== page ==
One byproduct of Jeb Bush’s long, agonizing slide out of the 2016 presidential race is that, by the time he finally packed it in this weekend, plenty of postmortems had almost certainly been prewritten. Particularly thorough autopsies were offered yesterday by the Washington Post’s O’Keefe, Balz, and Gold and by Politico’s Eli Stokols. The WaPo team emphasizes the wide gap between Jeb’s strategy and the mood of the Republican electorate, which wasn’t much looking for the best résumé and did not consider the Bush brand a plus. The Politico take is congruent, with, as one might expect, more insider details, including many fingers pointed at Sally Bradshaw, the longtime Jeb confidante who, they say, was unwilling to change the campaign’s approach despite bright-red flashing signs that it wasn’t working.
But the more basic mistake that comes out in both accounts and cannot be shrugged off as a terrible accident that befell Jeb Bush was the belief — rooted in both the public-science and punditry wings of the conventional-wisdom industry — distraction.. By the time the Bush campaign finally deigned to spend serious portions of its resources on voter communications, the candidate had already been defined by his opponents, especially the loudmouth all the smart people were writing off as an ephemeral
Team Bush’s attitude was publicly articulated by the candidate himself last September, as his public standing began its steady decline:
Former Florida Gov. Jeb Bush, who has persistently trailed Donald Trump and Ben Carson in the Republican presidential polls, is questioning the accuracy of them showing him way behind.
“These polls really don’t matter,” Bush said in an interview on “Fox News Sunday.” “They don’t filter out the people that aren’t going to vote. It’s just … an obsession, because it kind of frames the debate for people for that week.”
A month later, as donor grumbling became loud enough to penetrate even the most insular campaign, the guy handling all of Jeb’s money, Right to Rise super-pac director and alleged strategic genius Mike Murphy, granted an unusual two-part interview to Bloomberg’s Sasha Issenberg. It was designed to shame into silence anyone who’d been stupid enough to pay attention to anything that had happened thus far. Murphy described Donald Trump as a “zombie front-runner” doomed to fade into irrelevance when voters tuned in, got their signals from elites, and thrilled to the rich symphony of Jeb’s philosophy, record, biography, and electable message.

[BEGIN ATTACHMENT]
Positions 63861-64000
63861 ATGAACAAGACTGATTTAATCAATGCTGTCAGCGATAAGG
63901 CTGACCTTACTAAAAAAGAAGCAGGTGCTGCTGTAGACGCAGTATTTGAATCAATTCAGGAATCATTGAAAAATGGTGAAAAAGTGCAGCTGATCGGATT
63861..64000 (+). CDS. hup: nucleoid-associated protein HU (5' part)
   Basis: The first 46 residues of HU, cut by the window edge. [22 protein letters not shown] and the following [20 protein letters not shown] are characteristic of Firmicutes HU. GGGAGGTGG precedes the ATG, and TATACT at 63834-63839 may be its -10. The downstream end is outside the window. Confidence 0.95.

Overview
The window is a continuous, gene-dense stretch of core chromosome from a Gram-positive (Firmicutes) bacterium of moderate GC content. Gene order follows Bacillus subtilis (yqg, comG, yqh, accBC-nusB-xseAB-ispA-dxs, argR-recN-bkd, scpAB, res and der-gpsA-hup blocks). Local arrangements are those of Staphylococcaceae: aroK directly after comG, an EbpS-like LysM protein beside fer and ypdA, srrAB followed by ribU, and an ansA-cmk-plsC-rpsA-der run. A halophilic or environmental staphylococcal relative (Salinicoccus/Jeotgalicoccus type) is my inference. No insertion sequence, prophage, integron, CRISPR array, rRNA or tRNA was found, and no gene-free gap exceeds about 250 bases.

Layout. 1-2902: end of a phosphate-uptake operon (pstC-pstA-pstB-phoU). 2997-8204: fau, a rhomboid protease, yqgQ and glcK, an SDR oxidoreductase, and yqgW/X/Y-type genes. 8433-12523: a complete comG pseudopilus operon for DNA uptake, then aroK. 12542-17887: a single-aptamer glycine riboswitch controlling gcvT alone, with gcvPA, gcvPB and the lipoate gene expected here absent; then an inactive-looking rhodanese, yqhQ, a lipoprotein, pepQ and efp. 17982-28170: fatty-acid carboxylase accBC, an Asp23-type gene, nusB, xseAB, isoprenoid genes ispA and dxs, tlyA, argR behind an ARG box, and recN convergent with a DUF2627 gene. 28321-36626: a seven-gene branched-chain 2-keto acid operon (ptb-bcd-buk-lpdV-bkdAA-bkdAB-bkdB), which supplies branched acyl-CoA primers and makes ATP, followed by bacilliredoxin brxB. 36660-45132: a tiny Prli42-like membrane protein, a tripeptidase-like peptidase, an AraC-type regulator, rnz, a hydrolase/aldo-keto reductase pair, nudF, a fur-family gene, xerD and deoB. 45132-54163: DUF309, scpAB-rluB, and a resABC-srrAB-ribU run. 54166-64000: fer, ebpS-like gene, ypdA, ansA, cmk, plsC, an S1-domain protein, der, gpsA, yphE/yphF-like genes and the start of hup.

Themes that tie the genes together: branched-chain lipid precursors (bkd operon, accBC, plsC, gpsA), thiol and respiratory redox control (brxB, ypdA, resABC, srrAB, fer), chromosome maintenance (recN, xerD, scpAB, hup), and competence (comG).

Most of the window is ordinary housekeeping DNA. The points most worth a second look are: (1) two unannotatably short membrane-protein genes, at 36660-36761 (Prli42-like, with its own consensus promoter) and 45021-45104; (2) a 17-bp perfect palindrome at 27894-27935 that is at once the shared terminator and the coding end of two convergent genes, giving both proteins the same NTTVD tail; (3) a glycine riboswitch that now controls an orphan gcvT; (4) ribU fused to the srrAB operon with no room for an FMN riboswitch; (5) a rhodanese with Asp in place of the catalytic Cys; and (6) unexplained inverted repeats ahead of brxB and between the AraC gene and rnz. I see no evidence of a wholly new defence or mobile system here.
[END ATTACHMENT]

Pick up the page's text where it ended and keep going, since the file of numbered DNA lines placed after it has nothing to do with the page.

The irony, of course, is that by October of 2015 the term “zombie” best described the Bush campaign itself, pouring tens of millions of dollars a week into ads that did almost nothing. Jeb’s eleven-day reprieve from the political grave between the New Hampshire and South Carolina primaries, created almost entirely by Marco Rubio’s debate stumble in Bush’s very best state, was like the scene in a zombie movie when the objectively dead ex-human lurches forward one last time in search of innocent flesh.
In this respect, Stokols’s account of a campaign that couldn’t or wouldn’t adjust to a political environment radically different from the one it anticipated rings true, whether you want to blame Bradshaw or Murphy or Bush himself. Future candidates, however, should go to school not just on Team Bush’s misanalysis of the mood of the Republican base but also on its mistaken reliance on the many, many smart people telling us all that we can safely ignore what’s happening on the campaign trail or in the polls early on. To the incessantly cited examples of Rudy Giuliani in 2008 and Herman Cain in 2012 showing that early poll leads are meaningless, we can now add the counter-examples of Donald Trump and Jeb Bush in this cycle. Trump passed Bush in national and early-state primary polls in July 2015 and never looked back. Turns out that Jeb’s “Don’t fire ‘til you see the whites of their eyes” philosophy left his flank open and exposed. And if there is one thing we have learned about Donald Trump, it’s that when he sees a weakness in an opponent, he moves on it.